Welcome to our weekly roundup, where we share what you need to know about the cybersecurity news and events that happened over the past few days. This week, learn about how hackers are improving their breach strategies. Also, learn about new spyware attacks via URLs, websites, and mobile apps.
Maintaining protection over an enterprise’s critical data, systems and assets is a continual uphill battle. Hackers are bolstering their capabilities to silently breach platforms and staying under the radar.
In a global survey of 1,125 IT executives, Trend Micro discovered that enterprise cybersecurity staff feels unsupported by their enterprises, with 33 percent feeling isolated in their positions.
As hackers continually shift and improve upon their attack and breach strategies, IT and security stakeholders must do their best to keep up and remain informed of these trends.
Facebook has been secretly paying people to install a “Facebook Research” VPN that lets the company suck in all of a user’s phone and web activity.
Cybercriminals use websites created using the PHP framework to breach web servers via dictionary attacks on default credentials and gain control of these routers for distributed denial of service attacks.
A bug has been discovered that lets you call anyone with FaceTime and immediately hear the audio coming from their phone — before the person on the other end has accepted or rejected the incoming call.
Trend Micro discovered several beauty camera apps on Google Play that are capable of accessing remote ad configuration servers that can be used for malicious purposes.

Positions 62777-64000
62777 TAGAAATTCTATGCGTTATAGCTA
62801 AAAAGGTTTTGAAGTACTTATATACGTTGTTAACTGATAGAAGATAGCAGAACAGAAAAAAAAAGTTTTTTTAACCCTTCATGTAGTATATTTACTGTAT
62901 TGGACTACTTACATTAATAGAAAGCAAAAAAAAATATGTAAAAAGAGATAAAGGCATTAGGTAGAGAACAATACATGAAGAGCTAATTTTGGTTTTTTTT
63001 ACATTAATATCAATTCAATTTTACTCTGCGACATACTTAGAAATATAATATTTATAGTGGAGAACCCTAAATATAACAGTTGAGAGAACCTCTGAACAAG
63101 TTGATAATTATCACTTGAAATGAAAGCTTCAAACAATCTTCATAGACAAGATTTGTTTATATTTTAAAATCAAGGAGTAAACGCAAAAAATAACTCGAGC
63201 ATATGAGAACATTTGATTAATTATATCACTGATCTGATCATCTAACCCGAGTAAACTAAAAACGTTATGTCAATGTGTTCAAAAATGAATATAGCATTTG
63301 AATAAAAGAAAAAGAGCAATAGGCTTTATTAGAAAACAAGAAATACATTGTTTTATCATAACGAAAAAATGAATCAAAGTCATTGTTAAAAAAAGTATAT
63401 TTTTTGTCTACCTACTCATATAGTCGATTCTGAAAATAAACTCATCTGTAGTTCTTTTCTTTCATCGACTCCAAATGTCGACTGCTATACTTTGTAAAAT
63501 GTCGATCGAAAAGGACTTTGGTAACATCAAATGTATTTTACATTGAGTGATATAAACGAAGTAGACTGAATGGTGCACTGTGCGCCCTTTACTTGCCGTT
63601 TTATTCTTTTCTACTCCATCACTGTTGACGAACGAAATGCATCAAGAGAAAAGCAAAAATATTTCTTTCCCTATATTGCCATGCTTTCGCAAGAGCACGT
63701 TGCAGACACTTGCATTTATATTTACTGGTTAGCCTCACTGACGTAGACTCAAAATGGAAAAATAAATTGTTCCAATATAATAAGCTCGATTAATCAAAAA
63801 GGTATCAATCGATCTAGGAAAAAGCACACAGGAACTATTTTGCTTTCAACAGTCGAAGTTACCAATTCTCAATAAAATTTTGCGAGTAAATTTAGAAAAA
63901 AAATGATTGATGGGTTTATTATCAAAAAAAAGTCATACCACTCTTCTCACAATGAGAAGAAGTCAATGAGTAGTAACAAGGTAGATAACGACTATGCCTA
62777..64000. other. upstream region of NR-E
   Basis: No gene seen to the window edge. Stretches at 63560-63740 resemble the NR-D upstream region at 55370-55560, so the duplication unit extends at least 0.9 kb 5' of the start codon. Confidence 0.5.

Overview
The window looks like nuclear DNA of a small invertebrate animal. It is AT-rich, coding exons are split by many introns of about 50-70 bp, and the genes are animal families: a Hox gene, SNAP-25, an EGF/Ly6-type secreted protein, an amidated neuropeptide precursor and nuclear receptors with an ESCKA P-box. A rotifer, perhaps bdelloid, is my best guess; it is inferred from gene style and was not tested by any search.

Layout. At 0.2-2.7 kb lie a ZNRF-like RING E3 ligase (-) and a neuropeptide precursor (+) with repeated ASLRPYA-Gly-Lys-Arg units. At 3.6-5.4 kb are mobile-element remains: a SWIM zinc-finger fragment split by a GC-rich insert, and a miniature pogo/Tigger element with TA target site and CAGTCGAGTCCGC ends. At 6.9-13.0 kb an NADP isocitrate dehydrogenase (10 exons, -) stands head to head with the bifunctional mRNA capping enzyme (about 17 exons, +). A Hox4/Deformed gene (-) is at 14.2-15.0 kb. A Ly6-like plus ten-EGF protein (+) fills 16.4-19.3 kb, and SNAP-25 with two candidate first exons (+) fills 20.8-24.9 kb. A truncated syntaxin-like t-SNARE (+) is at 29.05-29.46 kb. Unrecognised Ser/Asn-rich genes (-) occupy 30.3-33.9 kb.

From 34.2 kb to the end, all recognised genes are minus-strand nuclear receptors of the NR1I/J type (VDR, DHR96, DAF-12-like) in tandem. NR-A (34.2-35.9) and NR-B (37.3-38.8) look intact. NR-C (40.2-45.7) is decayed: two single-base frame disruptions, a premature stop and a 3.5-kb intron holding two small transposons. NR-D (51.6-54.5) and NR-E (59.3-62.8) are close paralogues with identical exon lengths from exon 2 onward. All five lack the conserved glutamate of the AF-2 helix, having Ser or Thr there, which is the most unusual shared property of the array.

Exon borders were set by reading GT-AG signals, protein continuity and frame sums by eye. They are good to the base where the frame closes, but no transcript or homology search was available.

Microsoft Exchange 2013 and newer versions are vulnerable to a privilege escalation attack that gives anyone with a mailbox a way to gain domain administrator rights at potentially 90% of organizations running Active Directory and Exchange.
Owners and administrators of WordPress websites that use the “Total Donations” plugin are advised to remove the plugin after a zero-day vulnerability and design flaws were seen actively exploited.
A U.S. judge rejected Yahoo’s proposed settlement with millions of people whose email addresses and other personal information were stolen in the largest data breach in history, faulting the Internet services provider for a lack of transparency.
On January 20, a security researcher going by FewAtoms spotted a malicious URL in the wild. The URL is an open directory that leads would-be victims to a malicious self-extracting archive.
Which spyware attack were you most surprised to hear about? Share your thoughts in the comments below or follow me on Twitter to continue the conversation: @JonLClay.